// Double trouble

by Lisa Westlake

Stepping on and between two steps provides fresh energy and attitude to good old ‘tried and true’ step moves. Double-step is a fun way to inject extra enthusiasm and motivation into your classes, without added brain-strain. The magic of double step is that it need not be complex. Simple, user-friendly moves take on a whole new feel when worked across two steps that are aligned side by side. Less experienced steppers can proudly step alongside ‘veterans’ who will enjoy the variety and new approach while still experiencing an effective, energetic workout. Double step is an ideal option when working with a group of clients with mixed experience.

Setting up

When setting up for your double step class, arrange rows of steps orientated lengthwise, side by side, approximately 1.5 metres apart. You will need one extra step than there are number of people in each row. It is important that all the steps in a row are of equal height. As you travel from step to step, the distance between steps determines intensity; the further apart, the tougher the workout.

Each participant takes an ‘alley’, the space between two steps, rather than a step (see diagram). They will work on the steps to their left and right. If the class is full, there will be a neighbour in the alley on each side, which makes for some fun step-sharing interaction at times!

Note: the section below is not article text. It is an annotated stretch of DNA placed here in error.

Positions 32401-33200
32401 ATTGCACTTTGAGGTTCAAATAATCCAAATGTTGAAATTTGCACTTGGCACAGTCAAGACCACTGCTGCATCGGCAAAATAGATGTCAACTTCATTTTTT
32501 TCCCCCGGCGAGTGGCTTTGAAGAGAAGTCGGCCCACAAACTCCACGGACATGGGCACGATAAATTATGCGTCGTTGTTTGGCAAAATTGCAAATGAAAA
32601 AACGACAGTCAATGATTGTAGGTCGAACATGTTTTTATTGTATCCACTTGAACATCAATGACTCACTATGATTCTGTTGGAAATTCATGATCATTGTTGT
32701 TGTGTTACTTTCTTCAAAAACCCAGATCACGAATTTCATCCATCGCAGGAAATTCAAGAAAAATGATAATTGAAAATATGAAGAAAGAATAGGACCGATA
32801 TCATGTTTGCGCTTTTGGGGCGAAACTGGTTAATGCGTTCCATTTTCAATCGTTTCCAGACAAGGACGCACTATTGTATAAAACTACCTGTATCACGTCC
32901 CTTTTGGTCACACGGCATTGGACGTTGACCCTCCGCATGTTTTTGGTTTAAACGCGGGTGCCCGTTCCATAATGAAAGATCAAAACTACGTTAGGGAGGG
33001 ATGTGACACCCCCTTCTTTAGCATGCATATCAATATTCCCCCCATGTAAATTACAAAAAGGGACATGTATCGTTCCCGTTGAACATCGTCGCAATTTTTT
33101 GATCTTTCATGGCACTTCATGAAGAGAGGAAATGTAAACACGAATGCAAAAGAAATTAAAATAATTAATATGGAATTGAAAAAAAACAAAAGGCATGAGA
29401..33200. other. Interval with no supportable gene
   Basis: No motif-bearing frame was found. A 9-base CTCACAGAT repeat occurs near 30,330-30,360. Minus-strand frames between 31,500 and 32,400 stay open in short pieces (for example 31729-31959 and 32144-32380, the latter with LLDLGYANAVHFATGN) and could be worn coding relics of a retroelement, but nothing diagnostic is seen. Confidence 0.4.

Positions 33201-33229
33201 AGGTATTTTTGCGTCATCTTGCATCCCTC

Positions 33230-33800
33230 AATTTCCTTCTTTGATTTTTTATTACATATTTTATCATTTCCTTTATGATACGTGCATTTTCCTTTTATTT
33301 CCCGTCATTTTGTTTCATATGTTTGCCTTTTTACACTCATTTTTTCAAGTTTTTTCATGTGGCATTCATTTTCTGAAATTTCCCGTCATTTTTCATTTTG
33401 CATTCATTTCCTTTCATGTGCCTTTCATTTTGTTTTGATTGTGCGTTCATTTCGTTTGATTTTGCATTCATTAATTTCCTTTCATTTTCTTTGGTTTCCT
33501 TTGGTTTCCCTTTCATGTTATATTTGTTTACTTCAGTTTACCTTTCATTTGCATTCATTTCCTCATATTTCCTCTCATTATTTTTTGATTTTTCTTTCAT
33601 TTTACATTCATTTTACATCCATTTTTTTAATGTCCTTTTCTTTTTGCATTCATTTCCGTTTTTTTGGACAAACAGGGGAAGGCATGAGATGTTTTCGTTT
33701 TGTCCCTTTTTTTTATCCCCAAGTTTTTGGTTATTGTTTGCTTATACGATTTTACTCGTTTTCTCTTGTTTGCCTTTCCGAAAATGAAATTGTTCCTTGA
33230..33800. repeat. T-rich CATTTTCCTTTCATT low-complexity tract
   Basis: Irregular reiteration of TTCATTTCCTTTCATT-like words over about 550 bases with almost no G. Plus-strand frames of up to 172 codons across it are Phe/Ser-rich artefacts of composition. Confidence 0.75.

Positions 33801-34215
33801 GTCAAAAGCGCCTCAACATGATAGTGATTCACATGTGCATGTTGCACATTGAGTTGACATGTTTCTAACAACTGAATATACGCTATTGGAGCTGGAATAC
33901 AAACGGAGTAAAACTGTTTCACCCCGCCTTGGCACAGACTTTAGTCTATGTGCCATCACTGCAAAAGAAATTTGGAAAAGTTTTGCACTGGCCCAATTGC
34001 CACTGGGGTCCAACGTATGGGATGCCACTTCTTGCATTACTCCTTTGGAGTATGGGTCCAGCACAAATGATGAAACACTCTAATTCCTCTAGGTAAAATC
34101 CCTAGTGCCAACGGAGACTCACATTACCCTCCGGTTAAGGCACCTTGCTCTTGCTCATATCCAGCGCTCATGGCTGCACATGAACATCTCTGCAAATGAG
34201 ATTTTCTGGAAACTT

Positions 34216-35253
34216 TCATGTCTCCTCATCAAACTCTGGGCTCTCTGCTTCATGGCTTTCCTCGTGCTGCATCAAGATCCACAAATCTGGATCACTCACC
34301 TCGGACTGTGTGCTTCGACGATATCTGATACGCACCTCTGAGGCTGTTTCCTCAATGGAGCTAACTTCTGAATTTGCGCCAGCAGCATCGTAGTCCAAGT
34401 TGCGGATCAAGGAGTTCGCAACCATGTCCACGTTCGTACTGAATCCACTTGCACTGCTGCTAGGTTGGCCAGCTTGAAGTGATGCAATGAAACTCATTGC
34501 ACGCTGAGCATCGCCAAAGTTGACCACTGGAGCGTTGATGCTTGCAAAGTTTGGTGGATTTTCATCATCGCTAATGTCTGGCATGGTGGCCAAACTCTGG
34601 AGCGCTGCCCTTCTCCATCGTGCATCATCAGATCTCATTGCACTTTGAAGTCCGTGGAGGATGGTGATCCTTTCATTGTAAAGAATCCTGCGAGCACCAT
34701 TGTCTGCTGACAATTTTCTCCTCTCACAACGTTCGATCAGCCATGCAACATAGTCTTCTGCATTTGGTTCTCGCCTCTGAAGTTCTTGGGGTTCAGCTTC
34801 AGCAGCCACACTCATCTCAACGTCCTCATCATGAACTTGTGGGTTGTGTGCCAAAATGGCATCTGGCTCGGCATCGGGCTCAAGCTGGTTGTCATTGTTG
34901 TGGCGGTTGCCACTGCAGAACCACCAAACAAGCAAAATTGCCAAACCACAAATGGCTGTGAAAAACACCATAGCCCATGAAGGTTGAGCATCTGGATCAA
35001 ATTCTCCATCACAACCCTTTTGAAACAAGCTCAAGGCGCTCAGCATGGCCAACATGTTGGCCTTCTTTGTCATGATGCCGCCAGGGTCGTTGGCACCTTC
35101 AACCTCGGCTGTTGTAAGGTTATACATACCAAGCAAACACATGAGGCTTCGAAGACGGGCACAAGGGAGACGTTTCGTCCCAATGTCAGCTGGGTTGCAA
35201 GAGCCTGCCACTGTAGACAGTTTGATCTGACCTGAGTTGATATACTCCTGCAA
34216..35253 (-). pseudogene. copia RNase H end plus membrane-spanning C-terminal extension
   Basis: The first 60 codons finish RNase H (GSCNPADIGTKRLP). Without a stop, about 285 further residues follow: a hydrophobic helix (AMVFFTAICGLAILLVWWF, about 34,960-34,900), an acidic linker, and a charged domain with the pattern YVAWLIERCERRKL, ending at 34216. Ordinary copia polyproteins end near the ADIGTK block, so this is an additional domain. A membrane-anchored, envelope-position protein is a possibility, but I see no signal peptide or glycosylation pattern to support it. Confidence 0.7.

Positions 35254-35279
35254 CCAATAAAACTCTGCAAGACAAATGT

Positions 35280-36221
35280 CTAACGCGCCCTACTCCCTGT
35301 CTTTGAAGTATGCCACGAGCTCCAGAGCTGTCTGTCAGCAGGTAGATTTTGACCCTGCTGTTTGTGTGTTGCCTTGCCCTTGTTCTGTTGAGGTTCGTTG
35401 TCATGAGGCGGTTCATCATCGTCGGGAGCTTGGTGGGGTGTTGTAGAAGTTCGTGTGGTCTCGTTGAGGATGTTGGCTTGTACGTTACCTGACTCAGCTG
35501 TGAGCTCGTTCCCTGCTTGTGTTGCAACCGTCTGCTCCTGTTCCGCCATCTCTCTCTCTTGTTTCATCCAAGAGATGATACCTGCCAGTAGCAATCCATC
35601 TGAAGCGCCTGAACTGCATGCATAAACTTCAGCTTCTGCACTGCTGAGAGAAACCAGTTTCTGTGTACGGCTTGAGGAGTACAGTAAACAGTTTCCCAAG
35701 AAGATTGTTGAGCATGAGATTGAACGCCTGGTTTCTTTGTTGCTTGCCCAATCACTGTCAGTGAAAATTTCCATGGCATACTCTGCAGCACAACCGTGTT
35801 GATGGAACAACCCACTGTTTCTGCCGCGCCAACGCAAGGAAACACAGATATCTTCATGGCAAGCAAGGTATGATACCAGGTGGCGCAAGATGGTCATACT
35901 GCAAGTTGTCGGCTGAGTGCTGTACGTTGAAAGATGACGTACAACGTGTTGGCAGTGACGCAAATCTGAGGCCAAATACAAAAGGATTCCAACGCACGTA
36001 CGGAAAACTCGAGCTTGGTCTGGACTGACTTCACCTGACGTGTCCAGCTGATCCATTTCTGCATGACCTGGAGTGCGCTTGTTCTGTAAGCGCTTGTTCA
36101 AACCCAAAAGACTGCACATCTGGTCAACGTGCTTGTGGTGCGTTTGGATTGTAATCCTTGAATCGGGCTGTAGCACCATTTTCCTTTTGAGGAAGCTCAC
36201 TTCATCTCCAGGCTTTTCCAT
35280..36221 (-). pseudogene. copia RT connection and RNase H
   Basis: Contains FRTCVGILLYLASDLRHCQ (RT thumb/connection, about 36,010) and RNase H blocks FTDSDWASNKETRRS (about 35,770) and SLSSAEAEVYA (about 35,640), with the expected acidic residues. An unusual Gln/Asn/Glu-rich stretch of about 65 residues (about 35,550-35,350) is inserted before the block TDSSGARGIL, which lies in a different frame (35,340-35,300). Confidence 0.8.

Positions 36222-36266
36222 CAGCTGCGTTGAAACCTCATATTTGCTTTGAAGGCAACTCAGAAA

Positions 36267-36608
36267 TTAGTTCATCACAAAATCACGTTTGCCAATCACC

Double step considerations

Balance your workout
It is important to balance anterior and posterior muscle involvement as well as left and right use and direction. Including a ‘compulsory leg change’ move in each routine allows learning curves to evolve evenly on both sides.

Straight strong moves and a good distance between steps allows for an effective, uncomplicated workout.

Smooth flow
Considering the start and end point of each individual move, block and routine provides smooth transitions throughout, assists cueing and gives your class a great feeling of flow and energy.

Provide options
Logical progression from base moves to a final move or combination allows the initial building blocks of the learning
curve to be used as simple alternatives in the final product. This will increase the chance of satisfaction and success
throughout the class and will help avoid unexpected neighbourly collisions!

Watch the Choreography by clicking play below:



Lisa Westlake, BAppSc (Physio)

Lisa has worked in the health and fitness industry for over 20 years. Australian Fitness Network named her Author of the Year in 2009, Fitness Instructor of the Year in 2000 and Presenter of the Year in 2003. Through her business, Physical Best, Lisa combines physiotherapy and fitness to create classes and programs for a variety of ages, levels and abilities, and is well known for her work in developing the Fitball program in Australia. Visitwww.physicalbest.com for more details.

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